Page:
Let's take a little example:

$ cat source.sh
echo "I'm file source-1"

. source-2.sh


$ cat source-2.sh
echo "I'm file source-2"

Now run:

$ ./source.sh
I'm file source-1
I'm file source-2

If I'll change the call of the second file in first:

$ cat source.sh
echo "I'm file source-1"

source source-2.sh

It will have the same effect as using dot.

What is difference between these methods?


The only difference is in portability.

. is the POSIX-standard command for executing commands from a file; source is a more-readable synonym provided by Bash and some other shells. Bash itself, however, makes no distinction between the two.

  • 1
    Is it just me or does using source in bash --version GNU bash, version 4.2.46(2)-release (x86_64-redhat-linux-gnu) produce a different behaviour than . in weird cases (such as doing it from a function). -- my experience is that source export variables more reliably than . -- (also, bash differentiate . from source when re-reading the code via declare -f) Apr 9 at 12:51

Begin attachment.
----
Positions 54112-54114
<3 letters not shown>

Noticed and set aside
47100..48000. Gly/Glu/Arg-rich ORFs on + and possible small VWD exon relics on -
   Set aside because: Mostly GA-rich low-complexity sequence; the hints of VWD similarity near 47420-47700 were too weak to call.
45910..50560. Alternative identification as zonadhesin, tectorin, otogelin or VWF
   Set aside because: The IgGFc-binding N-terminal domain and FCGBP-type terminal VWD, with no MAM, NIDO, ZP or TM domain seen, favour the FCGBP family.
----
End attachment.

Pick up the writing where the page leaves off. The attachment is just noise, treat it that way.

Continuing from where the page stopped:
• @MathieuCAROFF could you paste a simple script example? I am running the exact same bash version as you Apr 13 at 11:14

There is no difference.

From the manual:


source filename

A synonym for . (see Bourne Shell Builtins).
  • 10
    Well, it's not true that there is no difference. E.g. the dot is shorter! :^) Aug 19 '19 at 14:56
  • 4
    If we're talking ergonomics, the dot is much less readable and harder for newbies to search for
    – JMAA
    Jul 15 at 13:54

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